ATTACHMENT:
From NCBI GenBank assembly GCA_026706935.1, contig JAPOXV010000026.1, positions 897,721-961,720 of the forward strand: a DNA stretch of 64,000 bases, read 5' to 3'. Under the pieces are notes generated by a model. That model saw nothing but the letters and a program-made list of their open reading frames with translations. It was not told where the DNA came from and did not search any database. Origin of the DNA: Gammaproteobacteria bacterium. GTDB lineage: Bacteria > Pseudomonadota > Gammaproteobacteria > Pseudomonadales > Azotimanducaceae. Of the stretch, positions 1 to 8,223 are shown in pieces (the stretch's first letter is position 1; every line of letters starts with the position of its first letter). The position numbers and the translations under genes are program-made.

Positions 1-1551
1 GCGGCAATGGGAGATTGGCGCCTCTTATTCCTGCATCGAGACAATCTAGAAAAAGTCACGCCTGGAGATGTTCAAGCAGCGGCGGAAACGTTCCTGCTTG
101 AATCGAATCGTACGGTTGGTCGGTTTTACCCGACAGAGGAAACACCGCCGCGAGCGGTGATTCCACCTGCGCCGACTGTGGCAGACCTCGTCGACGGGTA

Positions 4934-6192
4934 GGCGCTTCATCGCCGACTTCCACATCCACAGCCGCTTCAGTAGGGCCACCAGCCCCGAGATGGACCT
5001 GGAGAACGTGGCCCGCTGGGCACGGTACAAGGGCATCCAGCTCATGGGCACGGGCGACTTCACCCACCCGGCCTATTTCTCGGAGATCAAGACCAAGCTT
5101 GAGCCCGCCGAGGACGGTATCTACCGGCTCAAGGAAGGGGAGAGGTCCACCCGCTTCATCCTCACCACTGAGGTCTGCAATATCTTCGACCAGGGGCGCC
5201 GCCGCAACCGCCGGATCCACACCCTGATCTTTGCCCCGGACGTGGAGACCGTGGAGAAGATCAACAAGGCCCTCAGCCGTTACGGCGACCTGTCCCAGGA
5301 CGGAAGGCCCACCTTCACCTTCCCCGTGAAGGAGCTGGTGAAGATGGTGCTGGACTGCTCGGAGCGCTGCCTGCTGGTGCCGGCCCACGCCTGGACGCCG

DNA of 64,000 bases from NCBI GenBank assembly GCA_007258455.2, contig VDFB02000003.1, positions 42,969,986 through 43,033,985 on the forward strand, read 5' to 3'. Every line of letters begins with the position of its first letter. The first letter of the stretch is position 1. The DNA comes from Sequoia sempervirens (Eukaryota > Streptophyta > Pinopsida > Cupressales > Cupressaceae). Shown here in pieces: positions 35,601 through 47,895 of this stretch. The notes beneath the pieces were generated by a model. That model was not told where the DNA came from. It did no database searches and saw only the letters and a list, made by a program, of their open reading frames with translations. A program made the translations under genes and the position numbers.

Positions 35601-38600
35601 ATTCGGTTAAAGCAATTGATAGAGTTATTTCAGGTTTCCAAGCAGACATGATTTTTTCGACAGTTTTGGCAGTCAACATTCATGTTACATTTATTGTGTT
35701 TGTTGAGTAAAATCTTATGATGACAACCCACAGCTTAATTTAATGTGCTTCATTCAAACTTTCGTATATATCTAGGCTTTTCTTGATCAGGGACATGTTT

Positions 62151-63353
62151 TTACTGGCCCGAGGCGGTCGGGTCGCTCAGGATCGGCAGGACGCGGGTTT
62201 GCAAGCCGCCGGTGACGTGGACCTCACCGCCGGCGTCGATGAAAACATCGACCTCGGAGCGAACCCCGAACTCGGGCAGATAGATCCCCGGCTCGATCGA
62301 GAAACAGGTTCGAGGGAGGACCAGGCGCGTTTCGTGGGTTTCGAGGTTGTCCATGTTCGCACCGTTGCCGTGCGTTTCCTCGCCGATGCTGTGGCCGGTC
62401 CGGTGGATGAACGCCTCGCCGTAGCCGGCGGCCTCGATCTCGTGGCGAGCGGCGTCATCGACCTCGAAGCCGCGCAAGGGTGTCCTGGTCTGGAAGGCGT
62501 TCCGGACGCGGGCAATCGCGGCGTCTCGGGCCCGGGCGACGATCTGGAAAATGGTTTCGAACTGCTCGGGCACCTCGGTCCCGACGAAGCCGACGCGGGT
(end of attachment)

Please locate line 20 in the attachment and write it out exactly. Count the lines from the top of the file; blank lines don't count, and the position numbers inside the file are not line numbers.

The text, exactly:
62501 TCCGGACGCGGGCAATCGCGGCGTCTCGGGCCCGGGCGACGATCTGGAAAATGGTTTCGAACTGCTCGGGCACCTCGGTCCCGACGAAGCCGACGCGGGT